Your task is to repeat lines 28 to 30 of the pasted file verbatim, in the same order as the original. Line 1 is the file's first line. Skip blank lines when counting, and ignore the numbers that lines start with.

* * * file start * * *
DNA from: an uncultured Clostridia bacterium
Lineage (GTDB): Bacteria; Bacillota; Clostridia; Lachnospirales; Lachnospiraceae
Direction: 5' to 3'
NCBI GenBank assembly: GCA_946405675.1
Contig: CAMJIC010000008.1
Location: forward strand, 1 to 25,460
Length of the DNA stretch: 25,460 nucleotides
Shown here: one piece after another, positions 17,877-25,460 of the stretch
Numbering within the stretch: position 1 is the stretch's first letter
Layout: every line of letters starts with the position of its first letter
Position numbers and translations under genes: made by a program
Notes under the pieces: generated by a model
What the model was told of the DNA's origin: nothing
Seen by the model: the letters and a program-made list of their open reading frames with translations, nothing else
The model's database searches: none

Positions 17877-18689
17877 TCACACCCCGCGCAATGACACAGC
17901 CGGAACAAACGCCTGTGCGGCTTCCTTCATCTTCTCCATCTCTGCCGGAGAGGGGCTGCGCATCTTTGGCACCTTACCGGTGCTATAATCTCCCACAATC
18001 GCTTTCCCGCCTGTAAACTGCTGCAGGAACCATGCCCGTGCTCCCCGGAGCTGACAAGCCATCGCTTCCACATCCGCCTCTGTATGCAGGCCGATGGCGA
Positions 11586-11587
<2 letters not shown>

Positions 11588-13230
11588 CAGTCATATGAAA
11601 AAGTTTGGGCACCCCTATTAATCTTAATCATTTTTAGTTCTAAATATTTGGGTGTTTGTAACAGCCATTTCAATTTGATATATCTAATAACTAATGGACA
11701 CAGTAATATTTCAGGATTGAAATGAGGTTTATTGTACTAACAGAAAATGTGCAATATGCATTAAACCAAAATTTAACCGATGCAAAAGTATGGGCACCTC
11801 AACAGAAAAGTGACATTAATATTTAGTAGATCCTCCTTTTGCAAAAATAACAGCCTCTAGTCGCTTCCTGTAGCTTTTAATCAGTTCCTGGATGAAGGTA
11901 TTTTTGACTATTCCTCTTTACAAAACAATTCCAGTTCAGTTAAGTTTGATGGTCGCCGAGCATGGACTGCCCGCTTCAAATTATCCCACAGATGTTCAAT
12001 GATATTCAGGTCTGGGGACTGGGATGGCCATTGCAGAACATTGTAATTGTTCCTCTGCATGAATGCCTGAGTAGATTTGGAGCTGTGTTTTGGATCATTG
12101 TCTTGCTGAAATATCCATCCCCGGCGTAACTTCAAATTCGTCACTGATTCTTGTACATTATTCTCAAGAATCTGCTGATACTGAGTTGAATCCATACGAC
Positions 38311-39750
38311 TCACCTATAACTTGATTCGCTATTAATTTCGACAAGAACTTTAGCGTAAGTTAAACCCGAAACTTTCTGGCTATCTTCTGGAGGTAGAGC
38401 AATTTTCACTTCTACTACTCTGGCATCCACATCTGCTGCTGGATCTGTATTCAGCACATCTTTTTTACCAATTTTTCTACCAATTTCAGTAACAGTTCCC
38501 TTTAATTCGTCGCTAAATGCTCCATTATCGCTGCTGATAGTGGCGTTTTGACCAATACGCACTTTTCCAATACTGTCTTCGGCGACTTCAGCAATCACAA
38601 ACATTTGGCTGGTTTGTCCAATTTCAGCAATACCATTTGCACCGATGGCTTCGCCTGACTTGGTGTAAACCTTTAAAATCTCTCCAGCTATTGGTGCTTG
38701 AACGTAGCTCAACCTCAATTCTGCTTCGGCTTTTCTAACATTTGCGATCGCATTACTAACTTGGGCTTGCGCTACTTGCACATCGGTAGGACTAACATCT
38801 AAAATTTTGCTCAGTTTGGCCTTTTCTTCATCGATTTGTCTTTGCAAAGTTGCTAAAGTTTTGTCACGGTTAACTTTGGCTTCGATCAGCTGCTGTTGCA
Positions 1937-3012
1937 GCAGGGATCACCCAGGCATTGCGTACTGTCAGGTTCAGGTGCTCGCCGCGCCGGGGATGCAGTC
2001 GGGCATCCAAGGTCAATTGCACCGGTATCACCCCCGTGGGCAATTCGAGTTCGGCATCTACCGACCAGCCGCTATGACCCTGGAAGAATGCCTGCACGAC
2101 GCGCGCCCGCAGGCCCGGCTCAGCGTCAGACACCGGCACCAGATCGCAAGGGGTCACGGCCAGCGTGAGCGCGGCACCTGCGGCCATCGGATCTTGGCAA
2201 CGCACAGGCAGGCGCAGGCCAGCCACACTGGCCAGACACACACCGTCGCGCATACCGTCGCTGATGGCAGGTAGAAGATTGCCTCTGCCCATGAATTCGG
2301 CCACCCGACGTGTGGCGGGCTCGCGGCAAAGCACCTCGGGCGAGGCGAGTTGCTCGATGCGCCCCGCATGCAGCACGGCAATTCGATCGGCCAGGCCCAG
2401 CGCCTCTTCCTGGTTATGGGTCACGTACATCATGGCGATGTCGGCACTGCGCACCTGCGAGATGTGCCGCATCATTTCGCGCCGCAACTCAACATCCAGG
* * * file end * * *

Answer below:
12001 GATATTCAGGTCTGGGGACTGGGATGGCCATTGCAGAACATTGTAATTGTTCCTCTGCATGAATGCCTGAGTAGATTTGGAGCTGTGTTTTGGATCATTG
12101 TCTTGCTGAAATATCCATCCCCGGCGTAACTTCAAATTCGTCACTGATTCTTGTACATTATTCTCAAGAATCTGCTGATACTGAGTTGAATCCATACGAC
Positions 38311-39750